Updated
at 2.24am EDT

2.08am EDT
02:08

Charlie Pickering
(@charliepick)
BREAKING NEWS: Anti-Vax protesters remain trapped in Northcote Plaza unable to successfully navigate an exit as they are baffled by the presence of a second Coles.

September 24, 2021

1.59am EDT
01:59

Caitlin Cassidy

A police officer has just been filmed restraining a protestor in Northcote. A small scuffle has broken out, with shouts of “film that” and “get back”.

Riot police have arrived on the scene, though the crowd appears to have mostly dispersed.

1.48am EDT
01:48

Caitlin Cassidy

A strong police presence has descended on Northcote Plaza after dozens of protestors stormed the suburb, chanting “every day” and stopping traffic.

Dr Yves Rees
(@YvesRees)
Traffic stormed in Northcote and dozens upon dozens of cops streaming into Northcote Plaza. Alarming.

September 24, 2021

Simon Love
(@SimoLove)
So…. anyone wanting to go shopping in Northcote? @10NewsFirstMelb #springst pic.twitter.com/lHAZd3oga7

September 24, 2021

1.42am EDT
01:42

WA records one new case

Western Australia has recorded one new case, a woman in hotel quarantine who entered the state from NSW without the correct pass.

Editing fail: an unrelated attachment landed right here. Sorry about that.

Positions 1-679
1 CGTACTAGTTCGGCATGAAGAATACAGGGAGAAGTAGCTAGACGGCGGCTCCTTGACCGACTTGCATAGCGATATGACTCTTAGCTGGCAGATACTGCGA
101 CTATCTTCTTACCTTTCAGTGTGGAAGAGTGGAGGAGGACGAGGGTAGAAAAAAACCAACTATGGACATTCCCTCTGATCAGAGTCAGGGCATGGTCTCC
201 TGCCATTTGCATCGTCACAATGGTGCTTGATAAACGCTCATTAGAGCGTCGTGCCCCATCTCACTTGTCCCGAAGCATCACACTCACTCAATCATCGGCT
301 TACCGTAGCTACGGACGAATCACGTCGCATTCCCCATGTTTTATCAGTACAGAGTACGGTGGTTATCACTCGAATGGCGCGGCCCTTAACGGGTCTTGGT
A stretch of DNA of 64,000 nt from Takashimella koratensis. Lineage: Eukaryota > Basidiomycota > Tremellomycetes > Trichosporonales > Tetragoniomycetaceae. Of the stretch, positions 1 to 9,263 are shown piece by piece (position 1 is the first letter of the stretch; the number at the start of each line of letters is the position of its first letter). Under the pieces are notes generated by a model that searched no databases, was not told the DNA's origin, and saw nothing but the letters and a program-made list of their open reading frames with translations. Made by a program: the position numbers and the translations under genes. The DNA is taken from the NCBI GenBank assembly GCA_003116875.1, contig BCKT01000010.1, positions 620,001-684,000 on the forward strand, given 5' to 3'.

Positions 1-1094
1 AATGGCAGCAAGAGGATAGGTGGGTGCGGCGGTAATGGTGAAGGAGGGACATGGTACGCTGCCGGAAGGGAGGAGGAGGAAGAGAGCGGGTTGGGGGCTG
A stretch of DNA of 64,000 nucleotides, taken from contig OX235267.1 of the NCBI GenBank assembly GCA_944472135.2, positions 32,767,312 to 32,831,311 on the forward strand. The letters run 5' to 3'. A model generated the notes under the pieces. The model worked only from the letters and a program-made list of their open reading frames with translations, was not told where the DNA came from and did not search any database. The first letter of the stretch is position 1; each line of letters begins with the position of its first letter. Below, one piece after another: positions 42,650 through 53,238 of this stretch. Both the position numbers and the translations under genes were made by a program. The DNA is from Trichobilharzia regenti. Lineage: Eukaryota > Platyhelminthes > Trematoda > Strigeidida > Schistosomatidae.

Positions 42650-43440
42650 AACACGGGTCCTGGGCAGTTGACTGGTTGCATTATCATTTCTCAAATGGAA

She arrived in WA earlier this week without an approved G2G pass, and was directed into hotel quarantine and tested.

WA premier Mark McGowan said she would stay in hotel quarantine for at least 14 days, as police mull the apropriate fines.

We rejected her G2G application on three separate occasions.

I think she is originally a West Australian. She had a negative test before she boarded the flight.

People will try and do the wrong thing, but our systems worked.

McGowan said he was unsure how she got onto a Virgin flight, but said she was identified as soon as she landed and put straight into quarantine.

1.20am EDT
01:20

The inaugural Australian Muslim writers festival is being held from 25 September to 2 October, and were Sydney not in lockdown I can guarantee you I’d have turned up to most of their events.

Sadly, its all being done virtually this year, and to mark the occasion, the organisers have penned a searing, genuine and thoughtful op-ed, about the struggles of having Muslim stories published, and the need to share the stories from communities that feel unheard.

You can read the article here:

Updated
at 1.39am EDT

1.00am EDT
01:00

So there were rumours of a flare-up in protesters in Melbourne today, after a series of declining turnouts. But it appears the decline has continued, with only spots of protesters seen across the city.

That hasn’t stopped videos of arrests from getting to social media:

Sami Shah
(@samishah)
Lovely day for a picnic in Northcote pic.twitter.com/Tdcs9fMutn

September 24, 2021

Updated
at 1.39am EDT

12.47am EDT
00:47

We are expecting an update from WA premier Mark McGowan in around 15 minutes. Lets hope its just good vibes ahead of the GF.